field of politics, so what is liberal politics? What is liberalism translated
into political terms? You get a democracy with
elections and so forth. If we want to know who should
rule this country, what kind of economic policies to adopt,
what kind of foreign policy to adopt, to make
war or to make peace, who should we turn to
in order to get answers? We should turn to the inner
voices of each individual. So we have elections and
on election day everybody goes by himself or by herself. And at least theoretically
tries to connect, I try to connect to
myself to listen, what are my deepest feelings? What’s are my deepest personal
thoughts about this issue? And I vote accordingly. And this is how
we know who should rule the country, whether
to make peace or war, and so forth. So this is liberal
politics, which argues that the
voter knows best. There is no source of authority
higher than the voter. You get the same ideas
also in the economic field. What is liberal economics? Liberal economics is the view
that the customer is always right. There is no higher
authority than the authority of the individual customer. How do we know if a
product is a good product? If the customers buy it. There is no other method. There is no higher
authority that can say, yes, they didn’t
buy it, but it’s still good. Let’s say we are planning a car. And we are organizing
a committee of the wisest people
on the planet. We take Nobel laureates
in physics, and chemistry, and literature, and
peace, and whatever and they come together
for five years with a lot of money,
a lot of helpers. And they design the perfect car. And after five years
you start producing this perfect car, engineered,
invented by the wisest people on the planet. And it goes on sale
and nobody buys it, or very few people buy it. It means that this car is
not a good car according to the tenets of
liberal economics. AUDIENCE: [INAUDIBLE]. YUVAL HARARI: Oh, perhaps. But eventually you cannot
blame the customer. Oh, we produce a perfect
car and we [? build ?] a perfect PR campaign, but the
customers, they are stupid. They don’t understand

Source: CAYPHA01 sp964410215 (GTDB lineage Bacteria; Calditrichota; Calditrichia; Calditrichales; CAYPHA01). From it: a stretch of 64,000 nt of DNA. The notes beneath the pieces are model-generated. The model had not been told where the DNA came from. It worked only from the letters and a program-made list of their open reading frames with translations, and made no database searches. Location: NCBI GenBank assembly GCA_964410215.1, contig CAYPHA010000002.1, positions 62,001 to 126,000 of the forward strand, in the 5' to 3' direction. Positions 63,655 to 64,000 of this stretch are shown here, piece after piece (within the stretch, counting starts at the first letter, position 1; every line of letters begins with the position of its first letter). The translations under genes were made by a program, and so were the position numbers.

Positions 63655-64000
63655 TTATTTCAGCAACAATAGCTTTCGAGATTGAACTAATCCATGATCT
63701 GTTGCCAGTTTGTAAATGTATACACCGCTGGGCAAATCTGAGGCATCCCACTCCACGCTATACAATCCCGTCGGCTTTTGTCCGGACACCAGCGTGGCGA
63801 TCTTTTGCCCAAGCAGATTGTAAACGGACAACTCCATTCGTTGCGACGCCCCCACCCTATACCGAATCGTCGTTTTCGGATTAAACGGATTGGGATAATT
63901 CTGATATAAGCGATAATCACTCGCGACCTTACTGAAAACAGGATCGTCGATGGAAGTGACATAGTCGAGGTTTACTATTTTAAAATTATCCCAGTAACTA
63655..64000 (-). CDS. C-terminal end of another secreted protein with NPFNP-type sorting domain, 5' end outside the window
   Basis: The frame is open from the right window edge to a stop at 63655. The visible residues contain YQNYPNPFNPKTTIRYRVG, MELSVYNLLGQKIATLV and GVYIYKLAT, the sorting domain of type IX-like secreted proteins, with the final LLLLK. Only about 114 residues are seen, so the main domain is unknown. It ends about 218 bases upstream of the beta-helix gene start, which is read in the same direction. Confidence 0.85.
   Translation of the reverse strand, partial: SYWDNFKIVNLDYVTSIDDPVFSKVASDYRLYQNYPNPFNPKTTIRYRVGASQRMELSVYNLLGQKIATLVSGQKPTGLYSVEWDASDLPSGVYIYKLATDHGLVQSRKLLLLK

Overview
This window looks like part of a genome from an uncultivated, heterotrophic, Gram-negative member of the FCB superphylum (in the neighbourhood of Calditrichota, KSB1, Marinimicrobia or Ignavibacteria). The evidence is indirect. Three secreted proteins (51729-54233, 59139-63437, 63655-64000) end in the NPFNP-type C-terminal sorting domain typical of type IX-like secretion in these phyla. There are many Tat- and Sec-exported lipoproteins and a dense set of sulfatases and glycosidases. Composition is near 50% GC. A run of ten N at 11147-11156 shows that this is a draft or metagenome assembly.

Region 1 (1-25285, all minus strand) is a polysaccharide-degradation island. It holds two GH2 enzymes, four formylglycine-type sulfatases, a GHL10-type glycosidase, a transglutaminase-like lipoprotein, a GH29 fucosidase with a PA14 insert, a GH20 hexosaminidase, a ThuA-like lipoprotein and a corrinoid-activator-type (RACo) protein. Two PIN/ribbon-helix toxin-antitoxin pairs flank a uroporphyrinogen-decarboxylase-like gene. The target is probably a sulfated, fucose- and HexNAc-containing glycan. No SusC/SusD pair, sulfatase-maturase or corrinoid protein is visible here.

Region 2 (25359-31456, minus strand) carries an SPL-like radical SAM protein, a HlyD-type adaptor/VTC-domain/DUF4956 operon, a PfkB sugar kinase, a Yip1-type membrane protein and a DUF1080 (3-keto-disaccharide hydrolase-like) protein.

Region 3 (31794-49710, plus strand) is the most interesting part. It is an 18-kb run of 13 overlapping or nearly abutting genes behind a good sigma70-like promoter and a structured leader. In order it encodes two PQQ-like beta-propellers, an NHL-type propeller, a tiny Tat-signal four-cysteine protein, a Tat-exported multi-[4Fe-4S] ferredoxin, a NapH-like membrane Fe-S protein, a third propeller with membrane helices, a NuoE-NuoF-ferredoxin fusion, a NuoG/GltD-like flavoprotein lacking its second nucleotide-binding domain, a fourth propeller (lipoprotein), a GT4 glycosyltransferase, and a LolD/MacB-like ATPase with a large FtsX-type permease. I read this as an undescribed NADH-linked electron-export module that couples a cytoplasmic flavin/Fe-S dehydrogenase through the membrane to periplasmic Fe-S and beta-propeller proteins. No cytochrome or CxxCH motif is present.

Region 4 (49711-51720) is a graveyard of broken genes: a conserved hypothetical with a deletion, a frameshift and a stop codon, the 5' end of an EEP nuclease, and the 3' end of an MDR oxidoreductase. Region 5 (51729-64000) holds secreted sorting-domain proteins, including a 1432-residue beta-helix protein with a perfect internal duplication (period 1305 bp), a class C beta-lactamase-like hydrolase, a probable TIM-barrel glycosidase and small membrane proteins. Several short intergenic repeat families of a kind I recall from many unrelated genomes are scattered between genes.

what is good for them. This works in
communism, for example. This is the idea of communism. You have really wise
people sitting in Moscow. They plan the car, which
they think is best. And everybody, at least if they
are fortunate, gets this car. And if they don’t like
it, it’s their problem. But not in liberal economics. In liberal economics the
highest authority in economics is the customer. You have the same ideas in the
fields of art and aesthetics. Many times in history many
periods, many cultures, people had ideas, what is art
and what is beauty? And they thought that there
are some objective definitions, objective yardsticks to
determine whether something is art and whether
something is good art. And then comes along liberal
art and liberal aesthetics in the 19th, 20th century. And just as in politics
the voter knows best. And in economics the
customer is always right. So in liberal art, also,
the customer or the viewer, he is or she is the
highest authority. According to liberal art, beauty
is in the eyes of the beholder, in the feelings of the
person watching or seeing the painting, the architecture,
the play, whatever it is. In 1917, in a very,
very famous gesture Marcel Duchamp
took a urinal, said this art, called it
“Fountain,” signed his name, Marcel Duchamp,
put it in a museum in Paris, said this is art. This is beautiful. And ever since then in
every introductory course to art, to art
history in university they bring this image
and the argument starts. Is it art? No, it’s not art. Who determines what is art? Is it beautiful? It’s not beautiful. And eventually, if
you are liberals, you will reach the
conclusion that art is whatever I define
to be art and beauty is in the eyes of the beholder. Whatever I think is
beautiful, it’s beautiful. And nobody out there
can come to me and say, you think it’s
beautiful, but it’s not. There is some higher authority. If you think that
this is beautiful art and you’re willing to pay
millions of dollars for it, and it costs millions
of dollars today, this fountain, then it’s art. The same idea is also applied
to the field of ethics. How do you know if an
action is good or evil? If it’s ethical or unethical? Well, suppose I live